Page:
Helen Keller: A Light for the Blind

Helen Keller: A Light for the Blind

3.5 7
by Kathleen V. Kudlinski
     
 

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Helen Keller—author, scholar, advocate
 
An NCSS-CBC “Notable Children’s Trade Books in the Field of Social Studies”
 
"Forget that I am deaf and blind and think of me as an ordinary woman," wrote Helen Keller—but she was anything but ordinary.

When Helen was growing up, there were no

Overview

Helen Keller—author, scholar, advocate
 
An NCSS-CBC “Notable Children’s Trade Books in the Field of Social Studies”
 
"Forget that I am deaf and blind and think of me as an ordinary woman," wrote Helen Keller—but she was anything but ordinary.

When Helen was growing up, there were no facilities to help handicapped students. Still, she learned to speak, read, and write, attended Radcliffe College, wrote multiple books, and lectured all over the world. It wasn't enough to prove that she could do anything. Helen wanted other handicapped people to know that they could, too. And Helen achieved her purpose: the world saw a real woman behind the handicaps, and an extraordinary human being behind the legend.
 
Contains black-and-white illustrations.
 
“Presents a smooth recounting of Keller’s remarkable life, making clear the emotional burdens as well as the physical difficulties created by Keller’s dual handicap…. A useful introduction.”
—Booklist

“Will serve as an introduction for young readers to the life and accomplishments of this famous woman.”
School Library Journal

About the Women of Our Time series:
International in scope, the Women of Our Time series of biographies cover a wide range of personalities in a variety fields. More than a history lesson, these books offer carefully documented life stories that will inform, inspire, and engage.

Editorial Reviews

From the Publisher
“Presents a smooth recounting of Keller’s remarkable life, making clear the motional burdens as well as the physical difficulties created by Keller’s dual handicap…. A useful introduction.”
—Booklist

“Will serve as an introduction for young readers to the life and accomplishments of this famous woman.”
School Library Journal

An NCSS-CBC “Notable Children’s Trade Books in the Field of Social Studies”

School Library Journal
Gr 3-5-- Kudlinski describes the major episodes in the life of Helen Keller--the illness that left her deaf and blind, the arrival of teacher Annie Sullivan, her education, and her world travels. Coverage is brief; Keller's struggle to achieve a college education is given only a few pages. However, in the information that is given, Kudlinski manages to avoid too laudatory a tone. She mentions Mr. Keller's financial mismanagement (again, with few details), the strong control Sullivan exerted over Keller's life, and the much publicized plagiarism scandal that Keller experienced at age 12. Diamond's muted black - and - white sketches lend a gentle tone to the text, which will serve as an introduction for young readers to the life and accomplishments of this famous woman. This book covers much of the same information as Nigel Hunter's Helen Keller (Bookwright, 1986), which also includes photos and color illustrations. Older readers will prefer Catherine Owens Peare's The Helen Keller Story (Crowell, 1959) or Keller's own autobiography (Doubleday, 1954). --Susan Schuller, Milwaukee Public Library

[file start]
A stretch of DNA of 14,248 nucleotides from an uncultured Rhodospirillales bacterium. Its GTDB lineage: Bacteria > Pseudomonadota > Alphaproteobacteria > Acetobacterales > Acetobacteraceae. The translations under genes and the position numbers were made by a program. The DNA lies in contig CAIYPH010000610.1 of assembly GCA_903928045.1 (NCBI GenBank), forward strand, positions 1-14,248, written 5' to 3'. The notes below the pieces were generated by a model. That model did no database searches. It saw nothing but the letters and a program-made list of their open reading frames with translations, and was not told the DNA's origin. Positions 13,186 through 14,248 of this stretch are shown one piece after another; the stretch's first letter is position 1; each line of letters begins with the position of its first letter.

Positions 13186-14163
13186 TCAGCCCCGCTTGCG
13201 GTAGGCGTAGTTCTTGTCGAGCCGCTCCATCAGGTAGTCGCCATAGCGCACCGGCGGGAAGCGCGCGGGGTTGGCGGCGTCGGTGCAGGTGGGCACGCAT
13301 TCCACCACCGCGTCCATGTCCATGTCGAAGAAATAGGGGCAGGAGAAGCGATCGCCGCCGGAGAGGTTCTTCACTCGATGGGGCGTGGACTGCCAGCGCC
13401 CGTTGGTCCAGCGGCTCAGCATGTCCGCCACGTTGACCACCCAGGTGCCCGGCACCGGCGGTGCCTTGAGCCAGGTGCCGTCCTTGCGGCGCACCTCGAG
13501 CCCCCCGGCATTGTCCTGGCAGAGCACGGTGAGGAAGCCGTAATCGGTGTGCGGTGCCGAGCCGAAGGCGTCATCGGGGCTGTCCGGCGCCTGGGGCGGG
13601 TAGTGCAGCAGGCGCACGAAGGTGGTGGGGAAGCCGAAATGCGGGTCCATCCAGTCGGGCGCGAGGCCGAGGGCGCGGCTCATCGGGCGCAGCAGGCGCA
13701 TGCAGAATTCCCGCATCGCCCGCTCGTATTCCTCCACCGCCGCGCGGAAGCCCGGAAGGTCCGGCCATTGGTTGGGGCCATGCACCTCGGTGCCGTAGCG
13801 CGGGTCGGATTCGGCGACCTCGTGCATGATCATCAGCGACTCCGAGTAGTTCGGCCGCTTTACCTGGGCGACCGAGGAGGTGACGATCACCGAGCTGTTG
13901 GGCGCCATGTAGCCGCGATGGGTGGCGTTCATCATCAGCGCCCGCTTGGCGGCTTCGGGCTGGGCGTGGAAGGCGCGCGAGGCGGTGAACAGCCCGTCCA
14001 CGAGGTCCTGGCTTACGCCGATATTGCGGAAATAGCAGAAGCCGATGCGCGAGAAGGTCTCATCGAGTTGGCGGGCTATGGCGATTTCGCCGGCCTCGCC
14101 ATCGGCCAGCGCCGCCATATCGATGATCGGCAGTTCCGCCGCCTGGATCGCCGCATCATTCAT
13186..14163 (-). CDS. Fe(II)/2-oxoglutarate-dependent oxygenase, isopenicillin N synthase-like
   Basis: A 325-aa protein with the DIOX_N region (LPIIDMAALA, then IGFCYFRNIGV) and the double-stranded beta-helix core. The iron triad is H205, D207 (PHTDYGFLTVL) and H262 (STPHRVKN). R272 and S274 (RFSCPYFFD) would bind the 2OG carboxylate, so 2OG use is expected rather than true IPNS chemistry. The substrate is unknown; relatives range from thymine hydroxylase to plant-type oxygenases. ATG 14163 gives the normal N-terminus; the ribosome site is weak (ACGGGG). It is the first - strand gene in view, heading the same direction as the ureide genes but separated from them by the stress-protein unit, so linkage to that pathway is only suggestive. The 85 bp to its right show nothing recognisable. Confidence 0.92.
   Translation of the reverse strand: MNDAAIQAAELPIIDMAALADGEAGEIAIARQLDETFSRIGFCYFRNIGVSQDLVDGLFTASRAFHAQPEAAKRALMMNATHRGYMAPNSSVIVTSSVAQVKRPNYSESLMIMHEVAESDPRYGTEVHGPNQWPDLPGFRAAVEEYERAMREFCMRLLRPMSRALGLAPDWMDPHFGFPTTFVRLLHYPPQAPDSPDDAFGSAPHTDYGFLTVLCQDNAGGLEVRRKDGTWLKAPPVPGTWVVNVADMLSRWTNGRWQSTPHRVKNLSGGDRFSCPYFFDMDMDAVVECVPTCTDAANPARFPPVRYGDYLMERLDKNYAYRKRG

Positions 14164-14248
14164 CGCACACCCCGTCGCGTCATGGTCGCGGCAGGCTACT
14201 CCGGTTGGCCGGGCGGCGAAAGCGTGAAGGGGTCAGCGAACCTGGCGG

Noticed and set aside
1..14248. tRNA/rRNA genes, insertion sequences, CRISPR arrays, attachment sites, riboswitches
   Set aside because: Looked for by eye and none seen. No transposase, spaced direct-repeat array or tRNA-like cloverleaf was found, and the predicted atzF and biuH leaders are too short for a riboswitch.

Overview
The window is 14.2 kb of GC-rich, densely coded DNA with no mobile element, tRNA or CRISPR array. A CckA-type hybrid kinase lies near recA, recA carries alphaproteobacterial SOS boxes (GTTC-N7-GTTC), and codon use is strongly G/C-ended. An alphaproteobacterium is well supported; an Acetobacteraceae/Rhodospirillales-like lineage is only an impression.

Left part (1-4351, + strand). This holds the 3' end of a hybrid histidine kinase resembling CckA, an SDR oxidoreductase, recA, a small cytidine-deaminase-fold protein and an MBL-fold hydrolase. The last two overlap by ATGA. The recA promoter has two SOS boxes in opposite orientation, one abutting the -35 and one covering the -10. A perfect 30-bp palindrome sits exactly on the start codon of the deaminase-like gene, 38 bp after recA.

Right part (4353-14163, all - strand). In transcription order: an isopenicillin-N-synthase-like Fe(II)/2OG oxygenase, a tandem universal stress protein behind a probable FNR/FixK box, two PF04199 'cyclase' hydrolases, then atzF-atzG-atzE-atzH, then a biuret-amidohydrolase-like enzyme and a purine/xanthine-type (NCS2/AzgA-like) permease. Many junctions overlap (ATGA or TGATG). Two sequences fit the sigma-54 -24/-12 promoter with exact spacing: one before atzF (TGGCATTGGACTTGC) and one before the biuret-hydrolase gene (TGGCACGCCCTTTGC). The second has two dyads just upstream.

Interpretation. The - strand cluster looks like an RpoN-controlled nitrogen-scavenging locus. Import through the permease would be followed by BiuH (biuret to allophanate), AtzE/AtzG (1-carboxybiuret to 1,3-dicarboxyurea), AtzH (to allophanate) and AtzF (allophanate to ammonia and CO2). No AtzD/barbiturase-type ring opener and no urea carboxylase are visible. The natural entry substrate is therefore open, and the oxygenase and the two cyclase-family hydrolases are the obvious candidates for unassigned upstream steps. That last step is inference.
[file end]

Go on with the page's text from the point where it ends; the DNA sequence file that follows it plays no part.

Product Details

ISBN-13:
9780147514677
Publisher:
Penguin Young Readers Group
Publication date:
01/08/2015
Series:
Women of Our Time Series
Edition description:
Reissue
Pages:
80
Sales rank:
852,597
Product dimensions:
5.00(w) x 7.50(h) x 0.40(d)
Lexile:
740L (what's this?)
Age Range:
8 - 12 Years

What People are saying about this

From the Publisher
“Presents a smooth recounting of Keller’s remarkable life, making clear the motional burdens as well as the physical difficulties created by Keller’s dual handicap…. A useful introduction.”
Booklist

“Will serve as an introduction for young readers to the life and accomplishments of this famous woman.”
School Library Journal

An NCSS-CBC “Notable Children’s Trade Books in the Field of Social Studies”

Meet the Author

Kathleen Kudlinksi the award-winning author of more than forty books for children, including  the Boy, Were We Wrong series. She lives in Connecticut and Vermont.

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Helen Keller: A Light for the Blind 3.6 out of 5 based on 0 ratings. 7 reviews.
Guest More than 1 year ago
A Light for the Blind did not tell to much about a subject. It would just say a event that happened and that was it. For example say that somebody died. She would just say that she died. She wouldn't say what of or how the others felt or anything. One good thing about this book is that it is only good for if you just want to learn a little bit about Helen Keller. If you want to know a lot or if you are doing it for a school book report, don't waste your time reading this book.
Anonymous More than 1 year ago
Why is Helen Keller so important today? Is it because of the shocking amount of challenges she went through or is it because of the way she handled them? You pick which choice. ;) But Helen Keller is an important historical figure. The answer is the way she handled them by the way. Five stars for Helen Keller right up there with Anne Frank!
Anonymous More than 1 year ago
Brightvision. 12 moons. Warrior. LightClan. Male. Off white with some light grey patches on stomach, lack star on left ear et bright blue eyes. Kin. Crazy insane et rude. Monster/Eminem ft. Rhianna. &#12484 . Ask
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Anonymous More than 1 year ago
Good girl helen